Edited by Phineas_Carmichael, 13 June 2021 - 12:33 AM.

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#38 YoshiTrainer

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Posted 13 June 2021 - 11:27 PM

That makes sense, thank you.

I had to google agurkesalat, looks delicious! I enjoy pickled things and apparently there is a with or without sour cream recipe. I must do some testing!
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#39 Phineas_Carmichael

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Posted 14 June 2021 - 12:37 AM

Wait wait wait, WHAT!? Sour cream in your agurkesalat!!?????!!???????

*Frantic Googling*

Great-grandma (Oldemor) would be rolling in her grave if she caught me contemplating Norwegian agurksalat with all of its creamy possibilities (some chopped dill would be a game-changer) as opposed to her Danish agurkesalat! (Scandanavian languages are delightfully similar but hilariously different lol)

Ragnhild's (Rhine-Hild) agurkesalat recipe is as follows:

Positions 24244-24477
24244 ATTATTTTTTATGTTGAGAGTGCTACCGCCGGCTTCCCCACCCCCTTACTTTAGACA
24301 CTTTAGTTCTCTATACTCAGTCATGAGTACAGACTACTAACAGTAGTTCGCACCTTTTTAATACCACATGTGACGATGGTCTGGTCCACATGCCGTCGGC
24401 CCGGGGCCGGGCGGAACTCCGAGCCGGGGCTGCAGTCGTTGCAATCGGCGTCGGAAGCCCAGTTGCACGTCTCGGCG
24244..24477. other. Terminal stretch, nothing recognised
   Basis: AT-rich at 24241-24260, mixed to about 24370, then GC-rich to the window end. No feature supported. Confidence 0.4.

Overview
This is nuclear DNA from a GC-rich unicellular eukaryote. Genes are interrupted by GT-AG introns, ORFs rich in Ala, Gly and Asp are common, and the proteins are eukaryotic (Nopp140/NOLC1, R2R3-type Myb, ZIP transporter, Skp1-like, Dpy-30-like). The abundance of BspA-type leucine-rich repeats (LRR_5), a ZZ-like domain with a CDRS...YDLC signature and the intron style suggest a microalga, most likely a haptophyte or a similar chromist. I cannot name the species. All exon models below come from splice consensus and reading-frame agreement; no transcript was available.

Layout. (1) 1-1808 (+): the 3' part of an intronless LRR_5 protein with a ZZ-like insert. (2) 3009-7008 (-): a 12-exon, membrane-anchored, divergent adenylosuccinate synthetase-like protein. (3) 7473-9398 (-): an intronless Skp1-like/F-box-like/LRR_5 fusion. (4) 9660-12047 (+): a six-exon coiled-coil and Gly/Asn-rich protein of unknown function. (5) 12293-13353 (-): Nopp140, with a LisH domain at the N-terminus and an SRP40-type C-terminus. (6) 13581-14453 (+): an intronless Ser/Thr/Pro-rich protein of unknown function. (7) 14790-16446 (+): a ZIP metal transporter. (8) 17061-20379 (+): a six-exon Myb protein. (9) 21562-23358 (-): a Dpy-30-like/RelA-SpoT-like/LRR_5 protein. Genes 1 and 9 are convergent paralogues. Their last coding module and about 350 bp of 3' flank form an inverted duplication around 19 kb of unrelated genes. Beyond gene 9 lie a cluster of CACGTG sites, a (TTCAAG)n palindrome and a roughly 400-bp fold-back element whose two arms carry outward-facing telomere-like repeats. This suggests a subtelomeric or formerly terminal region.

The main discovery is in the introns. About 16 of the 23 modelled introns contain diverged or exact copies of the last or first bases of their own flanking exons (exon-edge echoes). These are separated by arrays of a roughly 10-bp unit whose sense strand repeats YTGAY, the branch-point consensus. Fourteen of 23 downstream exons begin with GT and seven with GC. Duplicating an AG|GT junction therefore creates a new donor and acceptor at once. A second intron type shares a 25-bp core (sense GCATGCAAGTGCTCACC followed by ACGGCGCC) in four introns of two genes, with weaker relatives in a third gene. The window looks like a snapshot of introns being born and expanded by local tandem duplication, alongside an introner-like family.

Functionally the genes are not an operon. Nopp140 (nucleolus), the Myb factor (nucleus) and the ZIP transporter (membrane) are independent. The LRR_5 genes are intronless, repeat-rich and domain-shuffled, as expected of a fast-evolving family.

Salt thinly sliced cucumbers & let them sit in a bowl for a while to draw out excess moisture. Drain & rinse, and gently squeeze if your cucumbers can handle it. You don't want to turn them into mush.

Mix equal parts water, white vinegar, and white sugar, stirring until the sugar dissolves. Ragnhild always used 1dL (a scant half cup) of each per cucumber.

Add the liquid to the cukes with a healthy amount of fresh-ground black pepper and taste for salt. Refrigerate while you cook the rest of the meal to allow the flavors to meld.

Scoop the salad out of the liquid and serve in small dishes alongside whatever meat-and-potatoes meal you're eating. The cool crunchy green tanginess is a nice compliment to meat-heavy Northern European cuisine.

For a Southeast Asian version, check out Oi Muchim ;)

Please forgive me for rambling my way into the kitchen! Cooking is chemistry too, right?

Edited by Phineas_Carmichael, 14 June 2021 - 01:18 AM.

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#40 YoshiTrainer

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Posted 14 June 2021 - 01:52 AM

Thank you for sharing great grandma Carmichael's recipe! I feel like a long, long, long+++ lost cousin now! I make something similar using cucumbers, onions and peppers. Oi muchim is getting added to the list! Baking and cooking are definitely delicious chemistry!